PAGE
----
Catholic Diocese of Spokane, Washington

Peace Be With You

"The Miracle of the Eucharist"

by Bishop Blase J. Cupich

(From the April 18, 2013 edition of the Inland Register)

There is an ancient adage, lex orandi, lex credendi. We know and understand what we believe by the way we worship and pray.

The Evening Mass of the Lordís Supper on Holy Thursday provides us with a rich opportunity to reflect on the Eucharist, which we consider ďthe source and summit of our Christian life.Ē

For instance, just take a look at the readings from Exodus and the Gospel of John for that Feast and notice how the Passover and the Eucharist are marked by a good deal of detail and precision.

Godís instructions for celebrating the Passover are meticulous. The lamb must be a year old male, secured by the family on the 10th day, and slaughtered before the community on the 14th day. After smearing its blood on the door post, it is to be roasted, eaten with herbs and unleavened bread. There is even a dress code. The people are to eat with loins girt, sandals on their feet and with staff in hand. Each year, as this feast is celebrated, this same attention to detail is paid.

It would be a mistake to think that his is a mindless ritual, to be followed in a mechanical way to satisfy the whims of a demanding God, a task master God who cares only that we get it right. No, it is clear from the context that in all of this, God is conveying how present, how close he is to our lives.

He is as close to us, present to us, as we have to be to these details requiring our attention. Godís care for us is not vague or sporadic, but is as precise and focused, just as we are to be to these details.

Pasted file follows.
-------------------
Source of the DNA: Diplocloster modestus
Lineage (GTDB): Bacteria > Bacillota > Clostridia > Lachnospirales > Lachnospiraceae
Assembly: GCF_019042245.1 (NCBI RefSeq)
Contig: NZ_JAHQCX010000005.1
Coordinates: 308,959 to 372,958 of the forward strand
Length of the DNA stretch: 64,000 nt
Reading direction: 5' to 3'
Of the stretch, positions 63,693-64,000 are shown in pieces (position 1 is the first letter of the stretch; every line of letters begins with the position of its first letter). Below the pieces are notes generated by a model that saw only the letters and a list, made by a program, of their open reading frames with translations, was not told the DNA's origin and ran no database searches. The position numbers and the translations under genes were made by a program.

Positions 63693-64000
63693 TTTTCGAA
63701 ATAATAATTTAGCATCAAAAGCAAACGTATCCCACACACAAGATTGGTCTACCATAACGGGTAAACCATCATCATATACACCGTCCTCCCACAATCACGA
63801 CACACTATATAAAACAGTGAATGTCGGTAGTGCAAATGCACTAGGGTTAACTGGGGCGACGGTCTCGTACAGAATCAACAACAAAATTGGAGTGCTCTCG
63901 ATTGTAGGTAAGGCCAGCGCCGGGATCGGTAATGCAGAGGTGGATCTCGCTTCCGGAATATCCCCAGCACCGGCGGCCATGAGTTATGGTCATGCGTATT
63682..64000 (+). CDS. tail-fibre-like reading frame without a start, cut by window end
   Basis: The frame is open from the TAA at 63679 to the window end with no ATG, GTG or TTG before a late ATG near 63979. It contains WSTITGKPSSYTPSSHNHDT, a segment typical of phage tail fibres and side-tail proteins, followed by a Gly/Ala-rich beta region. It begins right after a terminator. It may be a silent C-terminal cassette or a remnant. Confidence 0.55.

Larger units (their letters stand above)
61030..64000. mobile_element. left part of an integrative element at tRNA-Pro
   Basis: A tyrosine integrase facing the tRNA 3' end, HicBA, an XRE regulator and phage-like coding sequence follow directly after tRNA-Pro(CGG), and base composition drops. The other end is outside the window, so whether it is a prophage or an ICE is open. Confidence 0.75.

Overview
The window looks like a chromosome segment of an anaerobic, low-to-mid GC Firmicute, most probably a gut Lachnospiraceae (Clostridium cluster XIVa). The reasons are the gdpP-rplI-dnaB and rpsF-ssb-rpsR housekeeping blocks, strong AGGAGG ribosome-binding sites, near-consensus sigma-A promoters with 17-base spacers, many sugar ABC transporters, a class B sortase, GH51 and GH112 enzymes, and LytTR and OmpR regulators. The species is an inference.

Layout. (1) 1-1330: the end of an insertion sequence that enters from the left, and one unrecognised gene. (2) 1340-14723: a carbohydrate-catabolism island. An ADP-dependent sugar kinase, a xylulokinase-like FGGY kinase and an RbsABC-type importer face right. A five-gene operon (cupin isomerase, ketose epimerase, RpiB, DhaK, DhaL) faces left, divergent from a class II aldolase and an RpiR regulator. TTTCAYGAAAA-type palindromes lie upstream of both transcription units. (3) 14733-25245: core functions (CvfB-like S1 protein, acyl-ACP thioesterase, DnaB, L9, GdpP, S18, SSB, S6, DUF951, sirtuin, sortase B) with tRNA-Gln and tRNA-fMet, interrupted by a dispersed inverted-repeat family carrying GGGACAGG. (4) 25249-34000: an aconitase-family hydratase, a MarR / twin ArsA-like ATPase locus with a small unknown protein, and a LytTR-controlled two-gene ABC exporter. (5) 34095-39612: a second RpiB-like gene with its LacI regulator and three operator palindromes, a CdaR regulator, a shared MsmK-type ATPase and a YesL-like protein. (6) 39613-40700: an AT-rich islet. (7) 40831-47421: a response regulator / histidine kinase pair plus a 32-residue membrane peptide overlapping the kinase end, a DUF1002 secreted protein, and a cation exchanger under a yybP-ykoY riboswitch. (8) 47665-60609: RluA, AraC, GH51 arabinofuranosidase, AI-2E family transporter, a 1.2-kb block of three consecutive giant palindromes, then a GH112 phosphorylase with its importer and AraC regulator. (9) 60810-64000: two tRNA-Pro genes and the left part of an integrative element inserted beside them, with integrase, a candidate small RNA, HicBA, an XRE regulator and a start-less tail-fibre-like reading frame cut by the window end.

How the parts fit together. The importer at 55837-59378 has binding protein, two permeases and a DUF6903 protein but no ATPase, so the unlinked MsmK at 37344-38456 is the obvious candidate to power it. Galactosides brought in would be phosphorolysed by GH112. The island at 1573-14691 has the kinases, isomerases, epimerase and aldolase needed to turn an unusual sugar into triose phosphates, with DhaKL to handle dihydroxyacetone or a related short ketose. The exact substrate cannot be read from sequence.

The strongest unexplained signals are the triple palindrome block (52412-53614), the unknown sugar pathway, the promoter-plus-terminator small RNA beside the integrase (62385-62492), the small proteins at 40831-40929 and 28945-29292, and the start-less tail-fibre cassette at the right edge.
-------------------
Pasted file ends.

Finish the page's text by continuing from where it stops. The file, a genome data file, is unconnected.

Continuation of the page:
Jesus on the night before he dies, reinforces that message, and goes even further, as we see in John 13. Instead of giving instructions, a list of precise details for his disciples to follow, he attends to the details himself. We are told he is fully aware, fully present to himself. In that awareness he rises from the meal, takes off his outer garment, looks for a towel, ties it around his waist, fills a basin with water, stoops down, unties the sandal, washes the feet of the first disciples, dries them with the towel, and moves to the next. This is not a rushed task to get over with. Clearly this action is about caring about the particular needs, that is, the feet, of those he has asked to walk with him the way of discipleship. His washing of each pair of feet conveys that so dramatically, but even more so does his tender patience with Peter, taking time to deal with his stubbornness, confusion and yes, even pride. Jesus stops what he is doing, as important as it is, because Peter has a present need. Jesus stops to take care of that detail before moving on to what he must do next. In all of this, Jesus wants to convey how present God is to each of us, but also to invite us to believe that he gives us the grace to show that kind of caring presence to each other. That is our inheritance, the inheritance he bequeaths to us on the night before he dies, and like all inheritances it is a sharing in his life and legacy.

If we are honest we know that this kind of attention to detail, to the needs and demands of another, does not come naturally or easy for any of us. We know it takes something beyond our nature to do this. I know it does for me.